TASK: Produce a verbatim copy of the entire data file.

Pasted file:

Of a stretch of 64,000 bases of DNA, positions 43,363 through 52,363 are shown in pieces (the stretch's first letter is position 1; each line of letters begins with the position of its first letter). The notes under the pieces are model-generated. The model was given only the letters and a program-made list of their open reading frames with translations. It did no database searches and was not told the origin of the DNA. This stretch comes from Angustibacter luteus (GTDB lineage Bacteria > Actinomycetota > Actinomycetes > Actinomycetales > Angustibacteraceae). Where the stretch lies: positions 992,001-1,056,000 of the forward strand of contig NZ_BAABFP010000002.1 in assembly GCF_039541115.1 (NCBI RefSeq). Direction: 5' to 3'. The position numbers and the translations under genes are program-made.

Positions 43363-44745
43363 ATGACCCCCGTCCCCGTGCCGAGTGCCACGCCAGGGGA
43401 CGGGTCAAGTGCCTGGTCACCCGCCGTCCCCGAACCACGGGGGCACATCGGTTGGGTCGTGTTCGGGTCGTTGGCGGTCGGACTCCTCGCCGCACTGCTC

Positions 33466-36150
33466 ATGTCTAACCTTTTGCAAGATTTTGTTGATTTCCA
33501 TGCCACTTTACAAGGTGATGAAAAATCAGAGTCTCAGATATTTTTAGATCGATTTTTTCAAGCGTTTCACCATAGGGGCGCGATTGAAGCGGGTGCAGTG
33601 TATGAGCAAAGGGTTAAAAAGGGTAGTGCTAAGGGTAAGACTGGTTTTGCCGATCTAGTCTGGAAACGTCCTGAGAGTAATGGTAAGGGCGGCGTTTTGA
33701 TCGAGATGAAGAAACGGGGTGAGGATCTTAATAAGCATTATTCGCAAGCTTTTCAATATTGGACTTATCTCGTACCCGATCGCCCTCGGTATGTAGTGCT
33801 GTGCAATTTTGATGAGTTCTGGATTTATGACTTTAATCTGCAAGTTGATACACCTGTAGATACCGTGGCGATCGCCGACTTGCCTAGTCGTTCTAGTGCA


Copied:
Of a stretch of 64,000 bases of DNA, positions 43,363 through 52,363 are shown in pieces (the stretch's first letter is position 1; each line of letters begins with the position of its first letter). The notes under the pieces are model-generated. The model was given only the letters and a program-made list of their open reading frames with translations. It did no database searches and was not told the origin of the DNA. This stretch comes from Angustibacter luteus (GTDB lineage Bacteria > Actinomycetota > Actinomycetes > Actinomycetales > Angustibacteraceae). Where the stretch lies: positions 992,001-1,056,000 of the forward strand of contig NZ_BAABFP010000002.1 in assembly GCF_039541115.1 (NCBI RefSeq). Direction: 5' to 3'. The position numbers and the translations under genes are program-made.

Positions 43363-44745
43363 ATGACCCCCGTCCCCGTGCCGAGTGCCACGCCAGGGGA
43401 CGGGTCAAGTGCCTGGTCACCCGCCGTCCCCGAACCACGGGGGCACATCGGTTGGGTCGTGTTCGGGTCGTTGGCGGTCGGACTCCTCGCCGCACTGCTC

Positions 33466-36150
33466 ATGTCTAACCTTTTGCAAGATTTTGTTGATTTCCA
33501 TGCCACTTTACAAGGTGATGAAAAATCAGAGTCTCAGATATTTTTAGATCGATTTTTTCAAGCGTTTCACCATAGGGGCGCGATTGAAGCGGGTGCAGTG
33601 TATGAGCAAAGGGTTAAAAAGGGTAGTGCTAAGGGTAAGACTGGTTTTGCCGATCTAGTCTGGAAACGTCCTGAGAGTAATGGTAAGGGCGGCGTTTTGA
33701 TCGAGATGAAGAAACGGGGTGAGGATCTTAATAAGCATTATTCGCAAGCTTTTCAATATTGGACTTATCTCGTACCCGATCGCCCTCGGTATGTAGTGCT
33801 GTGCAATTTTGATGAGTTCTGGATTTATGACTTTAATCTGCAAGTTGATACACCTGTAGATACCGTGGCGATCGCCGACTTGCCTAGTCGTTCTAGTGCA